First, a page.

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At Jacksonville, FL latitude late Wed. hundreds of miles to the east... still 250+ miles NE of Jacksonville at/near landfall late Thu./Thu. night/Fri.:
NEW "fork in the road"!: At or while approaching landfall Thu. night/Fri., the steering influences collapse & Florence will slow to a crawl. At this point, Florence will drift &/or move erratically possibly including a move south &/or southwest. As long as Florence makes landfall - or at least gets close enough to the coast to feel the effects (friction, dry air, shear) - the hurricane will weaken. But this set-up & possibility deserves close attention, especially for S. Carolina & Eastern Georgia.
LOCAL - JACKSONVILLE & VICINITY - FLORENCE IMPACTS:
* Thu./Fri./Sat./Sun. - primary impacts look to be a breeze & very rough seas/surf & dangerous rip currents. All boaters stay in port! Surfers will be tempted by decent & "clean" waves but beware of dangerous rip currents.
* Virtually no impacts inland.
* Stay up to date on the latest & potentially changeable forecasts.
* Despite the wide span of Florence's winds & rain, no rain bands will directly affect NE Fl./SE Ga.... & - in fact - skies will be relatively sunny late in the week into the weekend. Strongest winds stay well offshore to the east & northeast of Jacksonville. If Florence drop south & southwest, additional impacts would be possible but not until Sunday/Monday as it appears right now & not likely significant.
Everyone up & down the east coast of the U.S. - particularly the Carolina's - needs to stay vigilant regarding the latest forecasts...
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"Florence" which became the 3rd hurricane, 1st "major" of the '18 Atlantic season Tue.... went Cat. 3 then briefly Cat. 4 last Wed. ... fell apart in the face of shear & dry air Thu.... continues moving into the Western Atlantic & made the expected comeback reaching Cat. 4 strength again Mon. The tropical cyclone made the important turn northwest reaching Jacksonville's latitude BUT hundreds (400+) of miles to the east - late Wed./Wed. night. There will continue to be fluctuations - both up & down - in intensity. Florence went through some serious structural alterations Wed. probably due to nearby dry air & some shear. The eye was still open to the SE according to hurricane hunter aircraft as of late Wed. evening. But the eye was also contracting which could signal a intensifying trend soon.
Despite recent weakening, Florence looks to be a big hit on the Carolina's: Major to severe impacts can be expected on the S. & especially N. Carolina coasts. Don't make the mistake of getting too caught up in individual run output of any particular model.... OR in what unreliable sources might be posting.... OR tracking just the center! Dangerous conditions will extend far from the eye of Florence. And do NOT underestimate the power of Florence even though the storm has weakened. Very heavy rain will cause widespread flooding, & the storm surge will likely be greater than what might usually be expected with a Cat. 2 storm.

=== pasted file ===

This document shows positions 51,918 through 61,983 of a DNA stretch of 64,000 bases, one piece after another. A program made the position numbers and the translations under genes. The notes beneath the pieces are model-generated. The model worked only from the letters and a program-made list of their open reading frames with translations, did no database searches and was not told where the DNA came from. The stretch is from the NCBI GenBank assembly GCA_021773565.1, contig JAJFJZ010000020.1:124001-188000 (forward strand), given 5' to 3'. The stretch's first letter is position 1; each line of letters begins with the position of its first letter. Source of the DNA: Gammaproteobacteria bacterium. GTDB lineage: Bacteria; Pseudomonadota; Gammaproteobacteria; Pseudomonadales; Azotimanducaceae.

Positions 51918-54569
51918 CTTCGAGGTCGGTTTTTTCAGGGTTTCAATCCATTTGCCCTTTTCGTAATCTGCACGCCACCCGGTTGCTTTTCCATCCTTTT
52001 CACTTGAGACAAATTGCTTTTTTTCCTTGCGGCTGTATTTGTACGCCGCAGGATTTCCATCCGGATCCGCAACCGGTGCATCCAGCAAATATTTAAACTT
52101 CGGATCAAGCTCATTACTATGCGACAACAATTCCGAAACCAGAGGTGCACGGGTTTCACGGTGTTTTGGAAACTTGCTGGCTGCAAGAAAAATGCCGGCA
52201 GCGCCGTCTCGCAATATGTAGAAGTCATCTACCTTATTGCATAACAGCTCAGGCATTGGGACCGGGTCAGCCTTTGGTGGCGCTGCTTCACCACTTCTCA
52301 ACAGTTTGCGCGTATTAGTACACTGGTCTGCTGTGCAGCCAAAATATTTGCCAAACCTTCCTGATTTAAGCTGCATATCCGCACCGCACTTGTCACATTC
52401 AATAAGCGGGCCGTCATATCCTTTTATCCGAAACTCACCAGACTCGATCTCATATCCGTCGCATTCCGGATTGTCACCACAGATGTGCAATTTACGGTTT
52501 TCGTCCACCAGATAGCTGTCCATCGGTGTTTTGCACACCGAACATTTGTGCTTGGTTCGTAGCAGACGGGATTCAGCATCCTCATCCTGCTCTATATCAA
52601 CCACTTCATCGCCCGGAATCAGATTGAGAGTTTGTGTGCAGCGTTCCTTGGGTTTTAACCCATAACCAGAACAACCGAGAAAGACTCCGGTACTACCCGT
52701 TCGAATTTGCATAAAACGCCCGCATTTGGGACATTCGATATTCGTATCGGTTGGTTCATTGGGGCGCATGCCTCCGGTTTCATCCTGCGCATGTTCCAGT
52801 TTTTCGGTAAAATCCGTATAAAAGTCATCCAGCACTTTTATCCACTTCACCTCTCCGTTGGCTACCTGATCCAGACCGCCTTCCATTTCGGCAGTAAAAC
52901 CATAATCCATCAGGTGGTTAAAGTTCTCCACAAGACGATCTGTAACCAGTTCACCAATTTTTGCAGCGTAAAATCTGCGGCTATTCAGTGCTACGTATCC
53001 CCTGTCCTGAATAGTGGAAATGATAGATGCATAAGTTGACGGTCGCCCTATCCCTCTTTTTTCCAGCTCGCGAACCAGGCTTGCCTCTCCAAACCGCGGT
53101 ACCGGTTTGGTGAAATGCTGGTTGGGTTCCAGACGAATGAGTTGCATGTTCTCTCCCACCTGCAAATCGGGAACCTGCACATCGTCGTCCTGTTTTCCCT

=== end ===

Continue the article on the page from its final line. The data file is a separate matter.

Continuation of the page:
As for the forecast models, there was a notable shift north over the weekend but seemingly a recent stabilization pointing to the Carolina's. This could be thanks to the aircraft analysis that has been recently ingested into the computer models. Virtually all reliable global models are - for now - pointing at or near the Carolina's - not far from or a little northeast of Myrtle Beach to Wilmington. The UKMET, European & GFS models - have come into decent agreement on a hurricane near the Gulf Stream moving into N. Carolina &/or Northeast S. Carolina but have been too high on intensity. For now... research aircraft is scheduled to continue gathering input for forecast models. That's in addition to special atmospheric soundings across the eastern half of the U.S. (4 balloon releases instead of the standard 2). This data will be in the model initialization hopefully leading to an even more accurate long term track & intensity forecast.
Having said that - & as mentioned at the top - we have an increasing spread in what will happen Fri. into the weekend once Florence approaches the coast &/or moves inland. The European & GFS models in particular are showing a propensity to move Florence south & southwest, at least some. Exactly how much & at what strength is a big problem. It does appear that such a move would be in a much weaker state given proximity to land.... or actually being over land but this part of the forecast is highly uncertain. Either way this still looks like a major blow to the Carolinas & possibly SE Virginia but also parts of the upper Ga. coast perhaps ... depending on the southward drift or move.
Bottom line at this point: East Coast needs to stay alert & up to date & one should always be prepared for what mother nature might have in store.
The ultimate track now hinges on how strong high pressure will be across the N. Atlantic westward into the Northern U.S. The orientation of the high will be important for the exact track, & I am concerned that models may not be producing a strong enough high. If true then Florence's track may end up being at least somewhat farther south but still into the Carolina's - at least at first. Once the steering currents collapse, Florence will flounder over or near the Carolina's pounding the beaches with wave action & dropping tremendous amounts of rain - most significant of these impacts will be north & northeast of the center. Another high pressure cell building from the Midwest into the Ohio Valley may trap Florence over the Eastern &/or Southeast U.S.... or even push the storm southward some.